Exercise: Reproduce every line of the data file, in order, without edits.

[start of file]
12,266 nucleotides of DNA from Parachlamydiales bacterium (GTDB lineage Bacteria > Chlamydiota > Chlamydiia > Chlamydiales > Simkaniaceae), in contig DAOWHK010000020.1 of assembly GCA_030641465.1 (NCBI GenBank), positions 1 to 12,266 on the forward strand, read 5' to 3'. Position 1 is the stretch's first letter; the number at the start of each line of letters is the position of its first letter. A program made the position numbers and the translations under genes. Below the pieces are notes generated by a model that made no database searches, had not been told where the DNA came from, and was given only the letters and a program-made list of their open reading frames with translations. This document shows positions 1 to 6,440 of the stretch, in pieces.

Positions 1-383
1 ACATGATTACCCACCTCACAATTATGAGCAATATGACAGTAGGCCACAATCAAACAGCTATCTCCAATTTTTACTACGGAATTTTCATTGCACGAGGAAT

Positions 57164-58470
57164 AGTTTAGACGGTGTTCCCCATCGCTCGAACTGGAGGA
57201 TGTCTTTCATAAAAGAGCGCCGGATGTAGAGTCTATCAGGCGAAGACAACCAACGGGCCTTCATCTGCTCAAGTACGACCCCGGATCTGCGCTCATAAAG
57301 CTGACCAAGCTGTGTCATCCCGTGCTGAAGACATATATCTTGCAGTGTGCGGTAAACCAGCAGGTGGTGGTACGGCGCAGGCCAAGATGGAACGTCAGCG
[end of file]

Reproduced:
12,266 nucleotides of DNA from Parachlamydiales bacterium (GTDB lineage Bacteria > Chlamydiota > Chlamydiia > Chlamydiales > Simkaniaceae), in contig DAOWHK010000020.1 of assembly GCA_030641465.1 (NCBI GenBank), positions 1 to 12,266 on the forward strand, read 5' to 3'. Position 1 is the stretch's first letter; the number at the start of each line of letters is the position of its first letter. A program made the position numbers and the translations under genes. Below the pieces are notes generated by a model that made no database searches, had not been told where the DNA came from, and was given only the letters and a program-made list of their open reading frames with translations. This document shows positions 1 to 6,440 of the stretch, in pieces.

Positions 1-383
1 ACATGATTACCCACCTCACAATTATGAGCAATATGACAGTAGGCCACAATCAAACAGCTATCTCCAATTTTTACTACGGAATTTTCATTGCACGAGGAAT

Positions 57164-58470
57164 AGTTTAGACGGTGTTCCCCATCGCTCGAACTGGAGGA
57201 TGTCTTTCATAAAAGAGCGCCGGATGTAGAGTCTATCAGGCGAAGACAACCAACGGGCCTTCATCTGCTCAAGTACGACCCCGGATCTGCGCTCATAAAG
57301 CTGACCAAGCTGTGTCATCCCGTGCTGAAGACATATATCTTGCAGTGTGCGGTAAACCAGCAGGTGGTGGTACGGCGCAGGCCAAGATGGAACGTCAGCG